This past Saturday, we had the pleasure of attending a family Christmas party hosted by the Japan Society of Northern Ireland. These days family parties are far too rare; they are either for kids only or for adults only, so this was a great occasion for all of us to go out and have fun as a family while enjoying the company of others and soaking up a little culture at the same time.
Thanks to the hard work of many people we had a very delicious meal. There was fresh, made-in-front-of-us Okinamiyaki, Takoyaki, and Yakisoba, and each had a vegetarian version as well. I must admit that I didn’t try Takoyaki while I was in Japan as I was a little nervous of eating Octopus due to some seafood allergies, but I tried it on this occasion and it was quite good, though I did prefer the veggie version a little bit better.
Phil and Tristan have tried Okonamiyaki recently at another cultural event, so they both headed straight for that! I haven’t had yakisoba in the 9 years since I’ve left Japan, and it was just as good as I remembered it! This was the favourite for both Kallista and I. We must get a pair of ‘learning’ hashi/chopsticks for the children as they both want to use them, but have some trouble getting the hang of it.
There was also a wide selection of other delicious food to try and enjoy as everyone also brought some food to share. We all tried things that were new to us. It’s always nice to try new things that other people enjoy making and sharing. We took ginger cake and caramel popcorn. I will share this with you in an upcoming post, it’s sooo delicious! There was such a large variety of food, and so much of it!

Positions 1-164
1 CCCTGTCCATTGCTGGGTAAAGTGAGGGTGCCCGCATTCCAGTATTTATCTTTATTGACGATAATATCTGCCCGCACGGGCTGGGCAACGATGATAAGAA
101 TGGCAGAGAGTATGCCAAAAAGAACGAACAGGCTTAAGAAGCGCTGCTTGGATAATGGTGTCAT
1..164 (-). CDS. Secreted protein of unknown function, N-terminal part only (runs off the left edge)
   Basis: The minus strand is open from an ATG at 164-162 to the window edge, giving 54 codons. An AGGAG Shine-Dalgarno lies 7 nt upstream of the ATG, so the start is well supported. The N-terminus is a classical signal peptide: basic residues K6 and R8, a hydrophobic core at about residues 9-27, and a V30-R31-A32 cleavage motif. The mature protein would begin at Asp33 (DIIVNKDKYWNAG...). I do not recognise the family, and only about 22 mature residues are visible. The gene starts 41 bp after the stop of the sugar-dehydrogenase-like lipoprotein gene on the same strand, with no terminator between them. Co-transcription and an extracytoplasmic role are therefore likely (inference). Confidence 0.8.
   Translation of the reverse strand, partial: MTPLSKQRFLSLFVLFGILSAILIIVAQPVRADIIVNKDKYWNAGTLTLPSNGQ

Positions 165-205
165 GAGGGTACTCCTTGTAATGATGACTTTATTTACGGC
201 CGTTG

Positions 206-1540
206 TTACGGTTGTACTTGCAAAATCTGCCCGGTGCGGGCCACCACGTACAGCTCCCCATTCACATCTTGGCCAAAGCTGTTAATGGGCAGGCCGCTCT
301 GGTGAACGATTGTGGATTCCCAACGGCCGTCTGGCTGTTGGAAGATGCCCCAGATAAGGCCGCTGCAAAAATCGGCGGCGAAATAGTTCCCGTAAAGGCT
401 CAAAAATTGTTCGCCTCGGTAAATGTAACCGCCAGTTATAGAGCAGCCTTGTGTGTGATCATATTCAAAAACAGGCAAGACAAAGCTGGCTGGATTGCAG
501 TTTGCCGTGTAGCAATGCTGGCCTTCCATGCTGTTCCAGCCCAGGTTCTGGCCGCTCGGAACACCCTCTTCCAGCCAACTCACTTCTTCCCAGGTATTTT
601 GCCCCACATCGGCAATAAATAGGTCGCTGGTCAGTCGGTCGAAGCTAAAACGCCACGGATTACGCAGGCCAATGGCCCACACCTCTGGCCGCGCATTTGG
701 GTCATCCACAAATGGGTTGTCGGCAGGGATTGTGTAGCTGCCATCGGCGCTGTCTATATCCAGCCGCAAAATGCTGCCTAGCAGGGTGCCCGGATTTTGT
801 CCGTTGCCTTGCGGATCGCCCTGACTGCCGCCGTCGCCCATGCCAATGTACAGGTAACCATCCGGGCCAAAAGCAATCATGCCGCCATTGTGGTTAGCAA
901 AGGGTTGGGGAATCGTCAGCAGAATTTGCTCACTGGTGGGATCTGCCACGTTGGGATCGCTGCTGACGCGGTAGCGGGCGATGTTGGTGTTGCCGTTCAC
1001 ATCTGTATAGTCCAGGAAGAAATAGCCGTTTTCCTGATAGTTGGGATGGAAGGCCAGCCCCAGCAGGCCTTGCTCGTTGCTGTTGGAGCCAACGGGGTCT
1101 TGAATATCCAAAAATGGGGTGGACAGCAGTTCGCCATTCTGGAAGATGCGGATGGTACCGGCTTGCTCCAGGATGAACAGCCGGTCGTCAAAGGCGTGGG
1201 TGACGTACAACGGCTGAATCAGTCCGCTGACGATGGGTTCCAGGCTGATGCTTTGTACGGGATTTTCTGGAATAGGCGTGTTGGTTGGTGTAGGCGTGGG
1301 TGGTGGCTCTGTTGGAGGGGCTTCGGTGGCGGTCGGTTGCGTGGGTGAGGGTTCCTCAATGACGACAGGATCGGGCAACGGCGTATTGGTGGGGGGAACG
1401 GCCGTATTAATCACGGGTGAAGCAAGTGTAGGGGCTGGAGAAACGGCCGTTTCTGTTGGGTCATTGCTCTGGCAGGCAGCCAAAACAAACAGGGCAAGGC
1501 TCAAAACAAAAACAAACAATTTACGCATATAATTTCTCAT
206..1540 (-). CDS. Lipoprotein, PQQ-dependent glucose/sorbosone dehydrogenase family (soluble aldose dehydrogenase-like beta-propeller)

The president of the society put on a magic show for the children, which was quite fun, and educational as well. I will only show this photo however, due to child protection I won’t show any photos of children who are not ours.
The children played pass the parcel. Tristan hasn’t done this for a couple of years, so I kept him company.
Santa made a grand entrance arriving on a Fire Engine with the Fire Service of Northern Ireland. Santa made Tristan’s week by calling him ‘Spiderman” when he passed by!
After the children went up to receive their gifts, Tristan was impressed that Santa had spelled his name correctly on the gift tag! Phil and I were surprised that both Tristan and Kallista went up to collect their gifts as they are both shy and sometimes Santa can be a bit of a strange character-a big guy with a huge beard, who you are unfamiliar with. Who can blame them?
For the past two years at the Mums and Tots groups Santa has had to come to Tristan as he wouldn’t go to Santa! So big strides were made this year.
A little later everyone gathered in a circle, young and not-as-young alike, and sang Rudolph, The Red-Nosed Reindeer’ in English, then we sang it in Japanese. Finally, both versions were sung at the same time, which was very nice to hear. It is interesting to note that in Japanese Rudolph does not have a name; he is simply known as the Red-Nosed Reindeer. I brought a copy of the Japanese version home, and we will be learning it together, minded children and all!
Next it was time for the adults to exchange gifts. We were asked to bring a small gift worth #3, which was fun to do. Phil wrapped some food from the Japanese section of the supermarket, and I made a little covered notebook with bookmark and tree ornament. I will post on these soon, as they were fun, practical gifts which I hope were received well. Phil received a jar of marshmallow fluff, which he’ll enjoy, and I received a little bear and some lavender shower gel. I’m afraid I’ve lost the bear as Kallista claimed it as soon as she saw it; holding it tight on the hour’s drive home, and half of today as well! A good gift for keeping Kallista calm, and to help me relax at the end of my day with some lavendaar before crawling into bed…speaking of which, that is where I am heading now.
This will become a tradition for us, I’m sure. What traditions do you have in your family?